His dialogue modulation in the movie is top notch. Though he gets overshadowed in the second half, look for the scene before the interval where he performs incredibly well. Him, Ramya Krishna, Anushka seem like they have brilliant roles in the second part of the movie.


Anushka has literally ‘next to nothing’ in terms of contribution to this movie. There are a couple of scenes in which she figures. Her scene with Sathyaraj is a good one . She better have a lengthier role in the second part of the movie


Playing a titular role is not easy. It is shown in the way Prabhas performs in the movie. In the first half, the way he talks and behaves, it looks as if he is suffering from a hangover of Bujjigadu and Ek Niranjan. As the movie and the proceedings get revved up, so does his acting and the screen presence. From the time he promises Tammanah’s Avantika that he would complete the task she is assigned, Prabhas’ role undergoes a metamorphosis for the better.

It is difficult to find a better sight than Prabhas running in Mahismathi kingdom in the movie. He has a regal look in the movie and carries it very well. The speech he makes to the troops in the battle sequence must be his best sequence in the movie.

For a director wanting to make an action movie, Prabhas is a dream. He came off unaffected from the disaster that ‘Rebel’ was. The action sequences in any movie, particularly Rebel, looked more believable because of Prabhas. He has that sort of screen presence


MM Keeravani provides brilliant background score for the movie and the rest of the family performs what is expected of them.

It is surprising to see Rajamouli waste Sesh Adivi so spectacularly. It will remain as one of the weaknesses of the movie for me that a few good actors were wasted.


When people are going to talk about Baahubali and SS Rajamouli, you would see some nitpicking on writing or lack thereof. It is not a new phenomena. From Yamadonga on, we have seen SS Rajamouli wean away gradually from story telling to concentrate on the grandeur and visual effects in the movie. While it is not a slight on his abilities as a director, one would want to see what Rajamouli can do with a good story in hand.

His visualisation is what makes him the man that he is. It is easy to say that special effects make the movie what it is, but then to feel that a specific special effect can make a certain difference to a scene requires a visualisation that only few can manage. Rajamouli counts among those few. The entire second half, the way Mahismathi kingdom is shown or the way avalanche is shown are indicators to the brilliant visualisation skills of Rajamouli.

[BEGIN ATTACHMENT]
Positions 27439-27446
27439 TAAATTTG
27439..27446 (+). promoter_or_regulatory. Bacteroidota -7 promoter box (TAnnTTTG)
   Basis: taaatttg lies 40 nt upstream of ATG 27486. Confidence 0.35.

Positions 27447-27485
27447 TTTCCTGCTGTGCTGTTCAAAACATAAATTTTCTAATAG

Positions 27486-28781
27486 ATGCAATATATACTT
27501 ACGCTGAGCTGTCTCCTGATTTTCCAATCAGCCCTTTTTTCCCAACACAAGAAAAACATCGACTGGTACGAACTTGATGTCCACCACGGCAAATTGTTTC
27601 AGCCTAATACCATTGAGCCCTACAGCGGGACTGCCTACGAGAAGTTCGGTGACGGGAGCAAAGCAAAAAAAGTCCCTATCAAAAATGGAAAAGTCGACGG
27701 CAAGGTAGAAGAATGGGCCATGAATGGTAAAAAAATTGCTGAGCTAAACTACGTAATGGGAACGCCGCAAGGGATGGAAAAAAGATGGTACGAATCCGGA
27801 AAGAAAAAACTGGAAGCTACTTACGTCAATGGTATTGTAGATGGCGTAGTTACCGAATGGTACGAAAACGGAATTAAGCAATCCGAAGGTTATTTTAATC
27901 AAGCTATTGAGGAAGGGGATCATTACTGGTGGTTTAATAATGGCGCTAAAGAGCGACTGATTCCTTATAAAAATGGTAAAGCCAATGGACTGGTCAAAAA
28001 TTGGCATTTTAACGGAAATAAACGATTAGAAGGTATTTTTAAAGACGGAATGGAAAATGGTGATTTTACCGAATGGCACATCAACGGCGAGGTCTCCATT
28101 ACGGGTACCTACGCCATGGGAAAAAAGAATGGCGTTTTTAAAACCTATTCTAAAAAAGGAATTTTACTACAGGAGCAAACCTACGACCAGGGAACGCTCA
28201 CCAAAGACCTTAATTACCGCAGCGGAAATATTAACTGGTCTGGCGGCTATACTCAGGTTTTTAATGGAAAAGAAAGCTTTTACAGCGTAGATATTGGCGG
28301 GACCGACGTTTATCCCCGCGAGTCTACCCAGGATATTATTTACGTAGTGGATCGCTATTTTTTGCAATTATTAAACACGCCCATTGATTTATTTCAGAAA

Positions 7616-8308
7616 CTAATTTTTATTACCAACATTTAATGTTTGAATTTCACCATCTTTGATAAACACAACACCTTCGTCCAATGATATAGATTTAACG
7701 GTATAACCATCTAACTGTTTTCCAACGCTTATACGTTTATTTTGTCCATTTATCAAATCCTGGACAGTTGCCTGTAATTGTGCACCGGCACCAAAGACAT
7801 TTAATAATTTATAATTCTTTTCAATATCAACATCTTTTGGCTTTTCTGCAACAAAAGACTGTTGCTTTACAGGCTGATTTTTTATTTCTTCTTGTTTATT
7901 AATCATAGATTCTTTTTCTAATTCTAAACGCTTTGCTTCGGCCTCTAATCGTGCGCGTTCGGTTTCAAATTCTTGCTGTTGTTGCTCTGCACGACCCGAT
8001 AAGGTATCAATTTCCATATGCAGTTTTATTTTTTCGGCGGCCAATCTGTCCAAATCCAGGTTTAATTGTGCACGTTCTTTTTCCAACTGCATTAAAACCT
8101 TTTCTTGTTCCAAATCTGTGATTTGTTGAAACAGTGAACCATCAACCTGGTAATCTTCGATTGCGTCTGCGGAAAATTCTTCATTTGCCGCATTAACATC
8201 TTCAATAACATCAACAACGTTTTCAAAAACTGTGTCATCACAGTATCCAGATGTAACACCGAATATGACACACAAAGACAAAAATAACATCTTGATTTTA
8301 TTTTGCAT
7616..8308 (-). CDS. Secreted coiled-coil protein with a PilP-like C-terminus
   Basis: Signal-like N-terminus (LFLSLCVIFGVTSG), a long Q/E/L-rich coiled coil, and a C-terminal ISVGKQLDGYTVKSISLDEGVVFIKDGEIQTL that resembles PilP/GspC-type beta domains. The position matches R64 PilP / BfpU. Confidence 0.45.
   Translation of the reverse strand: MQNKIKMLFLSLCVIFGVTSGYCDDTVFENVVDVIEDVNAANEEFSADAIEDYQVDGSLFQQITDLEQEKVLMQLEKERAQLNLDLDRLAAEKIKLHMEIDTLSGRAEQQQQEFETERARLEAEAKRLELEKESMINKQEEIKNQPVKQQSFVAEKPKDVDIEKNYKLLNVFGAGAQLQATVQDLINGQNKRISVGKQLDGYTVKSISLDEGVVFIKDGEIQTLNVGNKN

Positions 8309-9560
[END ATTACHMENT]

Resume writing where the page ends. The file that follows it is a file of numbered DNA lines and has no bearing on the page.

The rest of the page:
In an interview, Rajamouli himself admitted that he depends less on dialogues and more on visuals. He sets the record straight with the very first scene in the movie. Instead of trying to narrate about the various places, he shows it to us on a map.

It looks like Rajamouli has a certain fascination towards Maori culture. The language that Kalakeya’s tribe speaks seems so similar to Maori and other Polynesian dialects.

On a different note, it was brilliant to see him pay tribute to some of the luminaries who passed away recently. It was done before titles started rolling. Brilliant gesture indeed


There will be people gloating that we have managed to reach the levels of Hollywood with this movie. Let yourself not be deceived by that. If you have seen the action sequence in Mad Max: Fury road before the intermission, that’s the level that Hollywood can reach to.

Given the budgetary precincts in India, it has to said that Rajamouli has done a brilliant job of showcasing the Indian film industry to the world.

If one remembers, the unit had flown to Bulgaria to shoot a few sequences. Nowhere was it apparent that it was shot abroad.

While returning from the single screen I saw the movie in, TV9 was interviewing a few people. I heard a person say ‘Super hit, 100 days’. It brought a chuckle to my face as the widespread release of the movie would easily prevent that. We will save that discussion for a rainy day.


Verdict : A movie with a slow first half. The second half bursts into prominence with the superbly shot war sequences. It also sets the viewer up for what should be a very good and better second part

Image courtesy :